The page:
"A housebuilder can afford to offer an asset that they have created as a by-product of development at a much lower price than somebody who has acquired it and paid a market price.
We also have an email from Mr Rice – which unfortunately went to our spam box due to the format – dated January 7 stating that he would like to proceed, presumably at the £15,900 quoted, and was indeed re-mortgaging his house which would take 6-8 weeks according to him.
"There is absolutely no ambiguity in this statement as to his intent and he is clearly accepting of the price. It was not until around April, when he may have come into contact with campaigners and perhaps been misinformed around their ability to negotiate a lower price, that his entire perspective has changed."
The Landmark spokesman added: "His own quote around his re-mortgage taking 6-8 weeks, in line with my response would mean that he had funds by February yet we have still to hear direct from him.
"It is standard practice when re-mortgaging, especially to a new lender, that the freeholder would have certain important responses to provide – we have not had any contact whatsoever therefore can only assume the re-mortgage has not began, which further undermines the narrative.
"Mr Rice was not forced, it was entirely at his discretion whether he wanted to pay the valuation fee or not. The fee is not a profit centre, is a fraction of what others would charge and serves to cover costs handling these enquiries. In addition we factor the fee into the price so it is refunded.
"It appears Mr Rice has been misinformed and scaremongered into using an apparent 'specialist' lawyer. There are no hidden covenants.
"He is unhappy with the legal fees of £540. This includes VAT so is actually £450 net of tax and is charged by the lawyers with no benefit to Landmark. We have negotiated this reduced figure to ensure costs to homeowners are kept as low as possible. I would be surprised if his own legal fees for acquiring the freehold are as low which would be an interesting comparison.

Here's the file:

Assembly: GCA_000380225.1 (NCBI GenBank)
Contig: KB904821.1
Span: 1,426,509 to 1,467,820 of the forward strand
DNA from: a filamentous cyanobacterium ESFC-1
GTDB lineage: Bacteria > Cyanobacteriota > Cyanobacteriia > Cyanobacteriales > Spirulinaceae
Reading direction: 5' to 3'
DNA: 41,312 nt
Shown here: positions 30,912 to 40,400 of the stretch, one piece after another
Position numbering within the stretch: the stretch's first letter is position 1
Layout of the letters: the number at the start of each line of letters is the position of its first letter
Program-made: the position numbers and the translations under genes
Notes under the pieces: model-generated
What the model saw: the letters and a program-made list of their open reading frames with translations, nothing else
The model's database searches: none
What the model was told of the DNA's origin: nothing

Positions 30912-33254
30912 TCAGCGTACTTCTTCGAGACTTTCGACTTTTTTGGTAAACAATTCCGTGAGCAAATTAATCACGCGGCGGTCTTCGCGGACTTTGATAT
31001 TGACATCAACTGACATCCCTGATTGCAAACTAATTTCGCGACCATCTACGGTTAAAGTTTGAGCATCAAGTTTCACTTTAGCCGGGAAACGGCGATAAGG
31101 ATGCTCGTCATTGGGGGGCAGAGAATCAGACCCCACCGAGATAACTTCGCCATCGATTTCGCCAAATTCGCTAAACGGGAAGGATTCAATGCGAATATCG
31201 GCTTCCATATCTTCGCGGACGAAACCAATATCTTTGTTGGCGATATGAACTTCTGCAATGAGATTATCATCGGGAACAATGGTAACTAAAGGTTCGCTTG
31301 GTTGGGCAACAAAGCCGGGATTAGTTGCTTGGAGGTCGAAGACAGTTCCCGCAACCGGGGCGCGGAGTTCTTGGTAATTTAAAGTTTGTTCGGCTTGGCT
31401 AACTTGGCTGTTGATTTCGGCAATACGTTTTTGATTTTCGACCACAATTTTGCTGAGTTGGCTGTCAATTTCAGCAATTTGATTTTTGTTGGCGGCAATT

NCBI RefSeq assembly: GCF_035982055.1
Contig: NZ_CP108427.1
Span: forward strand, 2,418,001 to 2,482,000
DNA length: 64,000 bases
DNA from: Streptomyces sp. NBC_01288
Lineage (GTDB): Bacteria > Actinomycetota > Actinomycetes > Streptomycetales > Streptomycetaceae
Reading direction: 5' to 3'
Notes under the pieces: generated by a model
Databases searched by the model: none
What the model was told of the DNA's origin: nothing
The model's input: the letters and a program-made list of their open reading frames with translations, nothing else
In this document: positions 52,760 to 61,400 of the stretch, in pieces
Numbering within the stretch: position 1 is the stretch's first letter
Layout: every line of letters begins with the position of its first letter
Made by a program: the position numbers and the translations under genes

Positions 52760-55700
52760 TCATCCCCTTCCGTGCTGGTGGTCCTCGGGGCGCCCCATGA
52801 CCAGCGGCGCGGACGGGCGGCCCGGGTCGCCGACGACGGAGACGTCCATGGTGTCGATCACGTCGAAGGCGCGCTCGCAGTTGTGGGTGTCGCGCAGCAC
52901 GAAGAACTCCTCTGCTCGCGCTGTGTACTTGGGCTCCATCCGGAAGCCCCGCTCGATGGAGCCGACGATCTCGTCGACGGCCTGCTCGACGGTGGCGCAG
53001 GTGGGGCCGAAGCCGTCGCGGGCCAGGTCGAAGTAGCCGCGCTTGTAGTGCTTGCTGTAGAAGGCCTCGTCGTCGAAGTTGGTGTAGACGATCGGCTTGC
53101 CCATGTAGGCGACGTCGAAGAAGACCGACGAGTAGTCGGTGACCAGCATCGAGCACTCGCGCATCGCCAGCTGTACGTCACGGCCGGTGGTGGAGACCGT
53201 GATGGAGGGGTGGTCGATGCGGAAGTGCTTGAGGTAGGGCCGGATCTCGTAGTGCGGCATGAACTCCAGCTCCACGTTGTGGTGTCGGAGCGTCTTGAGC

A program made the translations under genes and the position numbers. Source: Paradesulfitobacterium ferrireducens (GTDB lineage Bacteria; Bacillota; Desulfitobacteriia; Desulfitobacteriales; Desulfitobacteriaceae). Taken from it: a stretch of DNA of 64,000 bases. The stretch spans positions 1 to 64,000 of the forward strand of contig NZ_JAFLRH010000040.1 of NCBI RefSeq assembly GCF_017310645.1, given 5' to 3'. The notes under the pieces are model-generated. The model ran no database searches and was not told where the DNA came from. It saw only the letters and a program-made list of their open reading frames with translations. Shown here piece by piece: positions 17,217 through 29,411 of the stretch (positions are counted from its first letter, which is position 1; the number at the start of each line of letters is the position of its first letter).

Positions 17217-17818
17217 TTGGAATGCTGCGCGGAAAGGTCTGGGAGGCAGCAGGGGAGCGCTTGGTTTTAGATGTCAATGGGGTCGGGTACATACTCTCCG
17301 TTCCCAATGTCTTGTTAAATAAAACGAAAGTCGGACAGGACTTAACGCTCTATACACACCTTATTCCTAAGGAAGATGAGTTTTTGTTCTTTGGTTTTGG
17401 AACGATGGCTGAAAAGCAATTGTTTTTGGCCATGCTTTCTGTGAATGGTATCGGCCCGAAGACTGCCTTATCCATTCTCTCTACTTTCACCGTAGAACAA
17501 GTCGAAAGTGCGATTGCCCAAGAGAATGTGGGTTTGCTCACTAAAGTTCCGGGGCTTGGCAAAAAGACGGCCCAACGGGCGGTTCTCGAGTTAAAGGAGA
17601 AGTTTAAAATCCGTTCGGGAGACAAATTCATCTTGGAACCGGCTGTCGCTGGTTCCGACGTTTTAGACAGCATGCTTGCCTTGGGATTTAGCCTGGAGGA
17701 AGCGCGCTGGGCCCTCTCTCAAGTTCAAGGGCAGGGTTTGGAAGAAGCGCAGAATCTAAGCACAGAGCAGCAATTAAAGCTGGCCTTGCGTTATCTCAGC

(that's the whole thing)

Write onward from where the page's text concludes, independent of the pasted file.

"After reviewing the evidence, which is from Mr Rice himself, it appears there is nothing to support his claim he was offered the freehold at this price. The price for the freehold is reasonable and not 'very high.'"
A spokesman for Landmark said Mr Rice appeared to have hired a lawyer whose fees were higher than Landmark's solicitors.
Mr Rice took issue with some of the claims made by Landmark, saying: "If we were informed that Elan homes would even consider selling this freehold we would have bought it immediately.
"And yes I did send them an email telling them I would like to buy it from them at the price stated because I was worried it was only going to escalate and it was only after advice on this way of buying that I was warned that there would almost certainly be hidden covenants left in the freehold and charges for certain things like extensions.
"Upon looking into this deeper with the help of others we immediately lost all trust. We then began a formal enfranchisement of the freehold thus guaranteeing that when the sale does go through there would be no hidden covenants."